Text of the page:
It’s a romantic image that I painted of the Lancaster rolling off into the setting sun, the engine noise roaring, the colours of the sky, the strains of a band playing beautiful music…but the romance should be tempered with the fact that this is all about war. About death. About killing. About the crazy dichotomy that is the human race. It can produce something so absolutely bloody beautiful as a Lancaster, but do it for the reason of something so absolutely bloody hideous as the purpose of war.

And that piece of music connected me to that. It reminded me of that. We should honour and remember those who took part in that battle, whatever nationality they were. Whether they were in the air or on the ground. Whether they were loading the bombs, dropping them having the explosives dropped on them. War is stupid. Death is stupid. No matter what the reason for war, it is ultimately stupid and pointless; just or not, it brings out the worst and the best in us. And the memorials to those who fought and died in wars are not just about those people who did the fighting and dying, they are about us as a species.

They are about how clever we are in building and designing something that stirs the emotions and evokes thoughts and feelings in us, but also about how stupid we are to keep going to war. The grandness and pomp and sombreness of a memorial is not just a monument to those people named therein, they are monuments to our stupidity for the actions that led us, as a species, to get involved in a war in the first place.

If we were wise we’d remember both of these things when we look at a monument or a statue or an aircraft or any other memorabilia in a museum and remember…we are bloody stupid to go to war in the first place. War brings out the very worst in some people, but even if it brings the very best in others…war is bloody, bloody stupid. If the dead of Bomber Command, and the dead of their actions, can teach us but one thing, they would shout to us today, louder than the loudest music that we should put as much effort into finding a different and better way than war of solving our problems.

As beautiful and clever as the human race is, we are too stupid to be able to do things differently. We will keep on fighting and killing. We will keep on hoping and praying. We will keep on creating horror and beauty. Whether it is in the skies over Germany, or in the fields of Afghanistan, or wherever the next war and conflict will be…in the Middle East, in Africa…wherever…sadly for all the memorials we build, we will keep on fighting and killing.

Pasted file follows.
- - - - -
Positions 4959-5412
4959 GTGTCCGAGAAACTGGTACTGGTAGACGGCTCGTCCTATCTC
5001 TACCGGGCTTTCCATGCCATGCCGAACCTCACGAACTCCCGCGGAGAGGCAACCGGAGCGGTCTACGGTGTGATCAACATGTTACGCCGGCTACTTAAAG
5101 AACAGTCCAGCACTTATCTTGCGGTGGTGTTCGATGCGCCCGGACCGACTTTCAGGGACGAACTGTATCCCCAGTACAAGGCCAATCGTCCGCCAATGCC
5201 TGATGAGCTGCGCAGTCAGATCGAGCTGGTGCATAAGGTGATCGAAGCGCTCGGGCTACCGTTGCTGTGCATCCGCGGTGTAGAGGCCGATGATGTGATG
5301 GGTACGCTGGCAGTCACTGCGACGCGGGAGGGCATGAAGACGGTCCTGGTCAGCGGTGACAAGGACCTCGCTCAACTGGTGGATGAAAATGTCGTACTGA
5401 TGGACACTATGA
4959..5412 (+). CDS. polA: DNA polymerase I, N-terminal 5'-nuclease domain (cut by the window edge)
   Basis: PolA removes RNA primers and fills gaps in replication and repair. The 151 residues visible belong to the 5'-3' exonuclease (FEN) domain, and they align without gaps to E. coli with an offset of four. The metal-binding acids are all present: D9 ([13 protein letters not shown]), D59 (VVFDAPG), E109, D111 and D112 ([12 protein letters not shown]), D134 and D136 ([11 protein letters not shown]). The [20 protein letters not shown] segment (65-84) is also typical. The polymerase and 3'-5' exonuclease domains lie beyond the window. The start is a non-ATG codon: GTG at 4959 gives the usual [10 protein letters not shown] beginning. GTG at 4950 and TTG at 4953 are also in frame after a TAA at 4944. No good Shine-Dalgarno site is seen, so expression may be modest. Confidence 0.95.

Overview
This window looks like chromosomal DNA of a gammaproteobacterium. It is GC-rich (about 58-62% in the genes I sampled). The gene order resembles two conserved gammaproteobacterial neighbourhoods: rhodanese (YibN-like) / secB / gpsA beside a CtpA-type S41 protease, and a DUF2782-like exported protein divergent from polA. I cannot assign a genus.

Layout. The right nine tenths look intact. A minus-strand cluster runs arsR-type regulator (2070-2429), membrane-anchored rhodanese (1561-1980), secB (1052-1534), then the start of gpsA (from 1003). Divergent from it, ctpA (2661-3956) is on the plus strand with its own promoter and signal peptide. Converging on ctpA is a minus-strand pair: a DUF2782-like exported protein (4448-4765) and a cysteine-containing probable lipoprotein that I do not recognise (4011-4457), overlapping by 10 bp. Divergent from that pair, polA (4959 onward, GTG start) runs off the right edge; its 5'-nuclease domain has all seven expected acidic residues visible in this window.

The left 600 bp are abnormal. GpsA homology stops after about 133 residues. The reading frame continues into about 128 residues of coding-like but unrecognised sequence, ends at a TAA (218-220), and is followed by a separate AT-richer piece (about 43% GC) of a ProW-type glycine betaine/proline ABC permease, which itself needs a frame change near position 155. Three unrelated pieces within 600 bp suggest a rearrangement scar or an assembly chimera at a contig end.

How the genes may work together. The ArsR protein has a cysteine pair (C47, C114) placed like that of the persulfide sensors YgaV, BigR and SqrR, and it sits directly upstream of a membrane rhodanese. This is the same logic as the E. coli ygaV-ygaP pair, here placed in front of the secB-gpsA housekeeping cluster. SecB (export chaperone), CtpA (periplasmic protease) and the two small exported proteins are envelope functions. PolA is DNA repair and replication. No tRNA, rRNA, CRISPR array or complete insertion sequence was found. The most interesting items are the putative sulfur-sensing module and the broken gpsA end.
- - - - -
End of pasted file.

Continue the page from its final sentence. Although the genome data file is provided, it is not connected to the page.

War and death. Honour and sacrifice. Two sides of the same coin.

And the beauty of friends fighting for friends, heroic deeds, of the aesthetic image of a lone aircraft flying away into the setting sun is a testament to that. That aircraft, flying into the darkness can represent us as a species; beautiful, stupid. And it represents everyone who has fought in a war before them, with them, after them. Their loss is a testament. A message of hope that for as long as there is stupidity and hate and evil, there are good and great and beautiful men and women who will give their all for the rest of us.

And we owe it to them to keep on trying to find a better way so they don’t have to.

Closure…

I’ve been a lucky sod.

No I have. I’ve had a fairly charmed life and certainly a charmed career.

Lucky in the places I’ve been to, people I’ve worked with, things I’ve done, things I’ve seen.

But to be in Green Park today, to be part of the Bomber Command Memorial Opening Ceremony, to just be able to wander around and take pictures and talk to people and chat and listen. That is the luckiest thing ever. No pressure, no stress, just doing my own thing, going places and chatting to these amazing people, being around them…it’s the highest honour. The very best thing I have done as being part of the RAF.

I spoke to an Ex-Aircraftman II, who fixed Fairy Battles in the Battle of France and was evacuated from Brest instead of Dunkirk, and who was quickly commissioned after and spent the rest of the war as a staff officer.

I listened to an old pilot who talked me through a picture of a Lancaster, telling me that it was a picture that had been taken just after take-off, that the pilot had 10 degrees of flap selected, and why the Flight Engineer was facing the way he was and why the gun turrets were facing that way… I spoke to the son and grandson of a Flying Officer who was too infirm to make it to the ceremony, and that the grandson will be taking Granddads medals to show and tell at school tomorrow.

I chatted to an Air Gunner who suddenly said, do you want to meet my Navigator…and we trotted across to the chairs where we talked about flying and fighting and the weather and the crowd.